“it’s probably best not to make assumptions about women’s lives in the past based solely on the evidence from a social elite.” Jill Burke. this is a really interesting post about the difficulties of judging people retrospectively especially when it comes to gender and class. we only have evidence today that hasn’t been destroyed and it is impossible to know if we have the full picture or not. plus their was no freedom of information act in the Renascence so we cannot know if the picture passed on to us of that period of time is necessarily all the information or even true.

however we can gain a picture of what those in charge at the time desired gender roles to be weather they were or not. i think its very interesting that most of Michale Angelo’s women were based on men causes people to think he was gay despite the fact that i haven’t seen any other evidence of this. just another example of why sweeping statements and rash judgements of the past can give us the wrong idea about a period of time.

oz

Jill Burke's Blog

Michelangelo NightWhen I give a talk, or run a class that includes work by Michelangelo, generally at some point someone will suggest that Michelangelo’s female figures look like “men with breasts”. I have to admit, that I sometimes deliberately task students with describing a picture of Michelangelo’s Night (right) just so I can elicit this reaction – it’s a really useful starting point for discussing ideas about what we expect men and women’s bodies to look like, whether renaissance art is naturalistic, differing ideals of beauty and so on. Because this has happened so frequently, my title for yesterday’s masterclass at Glasgow uni was “Men With Breasts: Michelangelo’s Female Nudes and the Historical Context for Body Image”.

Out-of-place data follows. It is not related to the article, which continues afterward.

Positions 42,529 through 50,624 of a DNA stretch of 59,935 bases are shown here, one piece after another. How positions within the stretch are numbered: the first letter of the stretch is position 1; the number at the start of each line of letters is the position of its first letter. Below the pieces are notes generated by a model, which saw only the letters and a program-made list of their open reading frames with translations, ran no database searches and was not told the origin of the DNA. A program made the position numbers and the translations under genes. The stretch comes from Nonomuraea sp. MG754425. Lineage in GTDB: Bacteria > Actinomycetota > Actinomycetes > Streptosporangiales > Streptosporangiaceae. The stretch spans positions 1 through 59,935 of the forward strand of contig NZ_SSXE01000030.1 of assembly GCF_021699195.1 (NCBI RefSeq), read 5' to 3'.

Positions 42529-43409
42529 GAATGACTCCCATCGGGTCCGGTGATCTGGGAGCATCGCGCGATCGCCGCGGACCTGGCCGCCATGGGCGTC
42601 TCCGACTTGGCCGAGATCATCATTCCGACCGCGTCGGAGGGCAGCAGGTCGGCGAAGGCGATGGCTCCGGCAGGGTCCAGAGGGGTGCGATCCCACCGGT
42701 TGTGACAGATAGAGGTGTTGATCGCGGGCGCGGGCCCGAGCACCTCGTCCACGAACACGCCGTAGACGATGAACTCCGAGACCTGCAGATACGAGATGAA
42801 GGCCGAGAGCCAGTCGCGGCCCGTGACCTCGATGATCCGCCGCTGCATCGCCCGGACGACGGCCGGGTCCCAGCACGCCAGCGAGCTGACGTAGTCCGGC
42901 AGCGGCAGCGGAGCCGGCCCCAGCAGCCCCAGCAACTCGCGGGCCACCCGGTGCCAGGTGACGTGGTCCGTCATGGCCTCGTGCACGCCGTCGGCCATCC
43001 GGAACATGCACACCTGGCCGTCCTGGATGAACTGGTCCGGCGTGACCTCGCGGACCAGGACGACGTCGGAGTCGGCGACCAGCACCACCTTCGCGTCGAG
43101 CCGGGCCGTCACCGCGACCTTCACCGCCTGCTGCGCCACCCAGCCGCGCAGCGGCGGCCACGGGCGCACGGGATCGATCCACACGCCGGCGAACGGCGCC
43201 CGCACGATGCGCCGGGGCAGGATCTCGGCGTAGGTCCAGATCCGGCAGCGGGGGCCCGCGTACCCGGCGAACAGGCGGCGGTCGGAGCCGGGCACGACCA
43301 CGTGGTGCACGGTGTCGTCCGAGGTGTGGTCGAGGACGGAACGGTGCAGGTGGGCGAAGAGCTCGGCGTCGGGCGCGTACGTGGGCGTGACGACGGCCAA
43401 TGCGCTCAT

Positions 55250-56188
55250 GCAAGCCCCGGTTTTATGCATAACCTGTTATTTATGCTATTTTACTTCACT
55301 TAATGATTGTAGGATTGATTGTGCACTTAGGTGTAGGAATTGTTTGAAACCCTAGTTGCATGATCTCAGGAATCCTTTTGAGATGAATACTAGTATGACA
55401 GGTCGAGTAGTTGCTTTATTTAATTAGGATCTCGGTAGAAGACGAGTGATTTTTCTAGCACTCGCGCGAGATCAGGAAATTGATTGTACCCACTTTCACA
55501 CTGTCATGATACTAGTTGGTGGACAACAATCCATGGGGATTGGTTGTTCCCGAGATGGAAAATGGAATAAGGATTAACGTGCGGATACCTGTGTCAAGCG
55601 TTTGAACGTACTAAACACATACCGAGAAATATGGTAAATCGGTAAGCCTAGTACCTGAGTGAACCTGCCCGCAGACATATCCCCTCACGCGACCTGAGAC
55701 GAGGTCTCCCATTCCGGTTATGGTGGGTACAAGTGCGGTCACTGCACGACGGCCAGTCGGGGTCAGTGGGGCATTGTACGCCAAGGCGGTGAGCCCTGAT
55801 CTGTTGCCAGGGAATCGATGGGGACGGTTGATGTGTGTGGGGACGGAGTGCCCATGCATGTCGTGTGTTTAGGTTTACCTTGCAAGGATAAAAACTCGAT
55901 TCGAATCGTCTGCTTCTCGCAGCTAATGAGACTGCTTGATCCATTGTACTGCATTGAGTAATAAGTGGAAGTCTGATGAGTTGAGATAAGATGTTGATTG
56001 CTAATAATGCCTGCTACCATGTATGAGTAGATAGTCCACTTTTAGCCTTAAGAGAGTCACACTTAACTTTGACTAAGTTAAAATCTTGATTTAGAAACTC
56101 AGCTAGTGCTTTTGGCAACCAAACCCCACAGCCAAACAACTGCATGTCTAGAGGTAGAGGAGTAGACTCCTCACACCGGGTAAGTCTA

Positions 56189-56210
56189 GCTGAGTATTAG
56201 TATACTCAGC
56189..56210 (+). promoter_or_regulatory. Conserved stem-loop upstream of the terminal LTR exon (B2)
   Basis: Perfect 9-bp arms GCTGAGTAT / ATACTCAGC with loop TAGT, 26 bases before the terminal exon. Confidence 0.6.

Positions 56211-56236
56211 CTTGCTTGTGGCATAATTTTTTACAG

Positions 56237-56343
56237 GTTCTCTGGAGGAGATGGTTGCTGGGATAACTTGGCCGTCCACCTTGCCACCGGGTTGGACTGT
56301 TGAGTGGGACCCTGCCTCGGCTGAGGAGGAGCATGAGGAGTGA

An explanation that people often given for the Michelangelo men-with-breasts phenomenon – which we should properly call the aesthetic of androgyny – is that they couldn’t get female nude models in the Renaissance, so…

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